Then, in the wake of yet another murder of a U.S. citizen linked to the informant’s activities, carried out at a burger joint in El Paso in the summer of 2004, Ramirez Peyro was placed in protective custody, a jail cell in his case, and in May 2005 (after Santillan cut a plea deal with U.S. prosecutors) DHS initiated deportation proceedings against him. Since that time, Ramirez Peyro has been locked up in various U.S. j ails — and is currently in a detention center in upstate New York — fighting the U.S. government’s efforts to return him to Mexico, where he would certainly be murdered for his acts of treachery against the narco-trafficking organization that formerly employed him.

Free at last

However, after a nearly six-year battle, Ramirez Peyro recently won a crucial victory in the U.S. immigration courts, where he was arguing that he should be granted a deferral from deportation under the United Nations Convention Against Torture. After ruling against Ramirez Peyro in several prior decisions, the Board of Immigration Appeals (BIA) in late March finally came down on his side, stating that he “has shown that he more likely than not would be tortured upon return to Mexico, either directly by government agents or indirectly by government agents turning him over to the cartel.”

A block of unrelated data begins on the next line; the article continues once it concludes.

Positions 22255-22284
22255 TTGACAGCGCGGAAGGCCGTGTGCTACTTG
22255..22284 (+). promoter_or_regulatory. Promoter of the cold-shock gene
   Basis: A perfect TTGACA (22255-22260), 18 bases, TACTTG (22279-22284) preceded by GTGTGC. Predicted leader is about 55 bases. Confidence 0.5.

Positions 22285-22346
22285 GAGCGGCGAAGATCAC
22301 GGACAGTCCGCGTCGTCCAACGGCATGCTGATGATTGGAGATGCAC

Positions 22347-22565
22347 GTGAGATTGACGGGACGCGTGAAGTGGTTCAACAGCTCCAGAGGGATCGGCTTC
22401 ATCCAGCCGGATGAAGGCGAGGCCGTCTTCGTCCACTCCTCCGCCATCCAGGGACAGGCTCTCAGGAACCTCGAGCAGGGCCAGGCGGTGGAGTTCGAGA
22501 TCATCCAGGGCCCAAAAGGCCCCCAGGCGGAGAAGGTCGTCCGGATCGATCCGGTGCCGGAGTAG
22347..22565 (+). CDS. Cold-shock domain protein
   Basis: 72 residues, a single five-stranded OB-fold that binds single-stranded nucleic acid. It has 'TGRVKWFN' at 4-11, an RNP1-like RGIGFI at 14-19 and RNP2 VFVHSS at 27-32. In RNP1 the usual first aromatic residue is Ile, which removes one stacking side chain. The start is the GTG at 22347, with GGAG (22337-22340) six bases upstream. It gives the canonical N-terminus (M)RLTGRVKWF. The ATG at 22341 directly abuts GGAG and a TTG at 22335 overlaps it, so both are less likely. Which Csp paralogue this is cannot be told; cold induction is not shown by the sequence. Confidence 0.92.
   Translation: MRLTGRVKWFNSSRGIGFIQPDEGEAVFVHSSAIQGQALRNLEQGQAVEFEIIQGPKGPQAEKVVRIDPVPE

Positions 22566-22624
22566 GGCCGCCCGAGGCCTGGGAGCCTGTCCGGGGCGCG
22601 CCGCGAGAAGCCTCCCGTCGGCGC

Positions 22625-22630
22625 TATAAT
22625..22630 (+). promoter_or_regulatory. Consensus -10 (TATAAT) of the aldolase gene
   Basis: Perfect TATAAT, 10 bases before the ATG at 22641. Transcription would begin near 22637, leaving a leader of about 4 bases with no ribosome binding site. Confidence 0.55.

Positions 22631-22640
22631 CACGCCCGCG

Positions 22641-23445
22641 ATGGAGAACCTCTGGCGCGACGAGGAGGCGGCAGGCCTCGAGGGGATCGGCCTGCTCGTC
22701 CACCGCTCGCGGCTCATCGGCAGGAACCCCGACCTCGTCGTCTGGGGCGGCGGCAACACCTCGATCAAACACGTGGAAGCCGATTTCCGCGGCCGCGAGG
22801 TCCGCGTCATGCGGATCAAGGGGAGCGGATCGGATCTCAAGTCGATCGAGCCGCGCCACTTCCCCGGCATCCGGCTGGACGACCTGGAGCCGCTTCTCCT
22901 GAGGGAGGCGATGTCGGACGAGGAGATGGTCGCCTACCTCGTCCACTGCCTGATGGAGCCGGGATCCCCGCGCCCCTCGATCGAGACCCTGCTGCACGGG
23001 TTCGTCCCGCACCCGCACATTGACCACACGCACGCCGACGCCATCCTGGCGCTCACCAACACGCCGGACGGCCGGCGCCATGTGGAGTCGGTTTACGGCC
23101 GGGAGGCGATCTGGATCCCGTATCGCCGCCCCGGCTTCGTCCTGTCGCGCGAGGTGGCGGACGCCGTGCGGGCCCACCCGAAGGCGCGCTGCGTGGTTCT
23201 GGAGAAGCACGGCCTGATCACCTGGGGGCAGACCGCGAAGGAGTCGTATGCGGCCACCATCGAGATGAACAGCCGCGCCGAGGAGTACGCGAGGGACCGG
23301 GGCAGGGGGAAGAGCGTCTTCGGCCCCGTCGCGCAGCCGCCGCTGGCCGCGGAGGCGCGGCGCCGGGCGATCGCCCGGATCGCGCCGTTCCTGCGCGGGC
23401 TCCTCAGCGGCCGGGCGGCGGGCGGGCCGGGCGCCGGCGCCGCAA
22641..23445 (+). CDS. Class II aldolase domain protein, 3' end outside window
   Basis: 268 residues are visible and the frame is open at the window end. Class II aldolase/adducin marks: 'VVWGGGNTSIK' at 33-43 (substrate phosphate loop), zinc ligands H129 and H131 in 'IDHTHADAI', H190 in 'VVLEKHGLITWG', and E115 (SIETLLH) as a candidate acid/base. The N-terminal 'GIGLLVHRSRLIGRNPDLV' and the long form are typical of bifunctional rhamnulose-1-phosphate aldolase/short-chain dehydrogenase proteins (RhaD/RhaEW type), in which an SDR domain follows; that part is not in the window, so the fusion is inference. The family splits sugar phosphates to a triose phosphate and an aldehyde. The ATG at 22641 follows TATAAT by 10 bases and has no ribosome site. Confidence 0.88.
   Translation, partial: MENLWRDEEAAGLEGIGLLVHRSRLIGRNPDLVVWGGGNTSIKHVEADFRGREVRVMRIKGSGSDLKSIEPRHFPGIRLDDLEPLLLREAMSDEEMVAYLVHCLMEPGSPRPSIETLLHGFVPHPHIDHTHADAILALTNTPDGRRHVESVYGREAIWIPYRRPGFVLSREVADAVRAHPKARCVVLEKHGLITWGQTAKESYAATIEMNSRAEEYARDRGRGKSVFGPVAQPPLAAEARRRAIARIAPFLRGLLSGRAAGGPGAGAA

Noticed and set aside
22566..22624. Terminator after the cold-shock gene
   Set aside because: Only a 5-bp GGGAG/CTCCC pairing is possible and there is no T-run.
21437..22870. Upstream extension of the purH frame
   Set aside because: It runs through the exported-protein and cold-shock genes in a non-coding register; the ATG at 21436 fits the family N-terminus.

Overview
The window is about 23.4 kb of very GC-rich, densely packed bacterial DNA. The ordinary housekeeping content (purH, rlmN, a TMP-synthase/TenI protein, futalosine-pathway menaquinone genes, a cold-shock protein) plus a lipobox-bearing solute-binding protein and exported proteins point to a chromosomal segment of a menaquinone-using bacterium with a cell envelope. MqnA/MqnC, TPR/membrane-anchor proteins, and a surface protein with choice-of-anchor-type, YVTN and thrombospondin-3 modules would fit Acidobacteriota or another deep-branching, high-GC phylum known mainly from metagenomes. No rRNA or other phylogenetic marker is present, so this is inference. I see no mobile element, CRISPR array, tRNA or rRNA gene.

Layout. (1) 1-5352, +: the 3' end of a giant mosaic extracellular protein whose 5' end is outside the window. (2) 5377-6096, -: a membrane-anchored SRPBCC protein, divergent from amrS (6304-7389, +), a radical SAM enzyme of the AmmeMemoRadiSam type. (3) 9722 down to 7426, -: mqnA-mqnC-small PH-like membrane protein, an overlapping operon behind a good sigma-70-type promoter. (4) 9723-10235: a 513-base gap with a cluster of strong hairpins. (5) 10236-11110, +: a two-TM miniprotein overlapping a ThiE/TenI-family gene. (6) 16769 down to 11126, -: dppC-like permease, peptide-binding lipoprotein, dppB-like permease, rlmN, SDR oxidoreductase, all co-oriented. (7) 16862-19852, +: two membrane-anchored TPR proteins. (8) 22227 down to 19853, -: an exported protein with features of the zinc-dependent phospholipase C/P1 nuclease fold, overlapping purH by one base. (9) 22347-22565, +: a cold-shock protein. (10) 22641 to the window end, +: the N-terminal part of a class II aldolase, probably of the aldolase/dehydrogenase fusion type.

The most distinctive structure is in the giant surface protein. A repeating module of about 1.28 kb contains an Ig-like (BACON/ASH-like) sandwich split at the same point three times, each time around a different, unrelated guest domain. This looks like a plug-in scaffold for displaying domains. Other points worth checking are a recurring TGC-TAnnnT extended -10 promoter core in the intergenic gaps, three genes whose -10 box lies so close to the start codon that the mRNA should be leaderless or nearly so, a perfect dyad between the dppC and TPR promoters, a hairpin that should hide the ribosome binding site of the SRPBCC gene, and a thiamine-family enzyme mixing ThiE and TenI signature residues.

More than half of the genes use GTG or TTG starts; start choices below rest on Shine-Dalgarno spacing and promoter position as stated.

Although the BIA ruled in his favor on the major issue, preventing Ramirez Peyro’s deportation to Mexico, the Board did remand the case to the lower immigration court "for the purpose of allowing the DHS the opportunity to complete or update identity, law enforcement, or security investigations or examinations, and further proceedings, if necessary, and for the entry of an order. ..."

As a result, for the foreseeable future, it seemed Ramirez Peyro was destined to remain confined in an isolation cell in the Buffalo Federal Detention Center.

However, sources close to the situation now say a deal has been struck to release Ramirez Peyro from jail. The terms of that deal, as well as specifics on when and where Ramirez Peyro will be released, are not available at this time.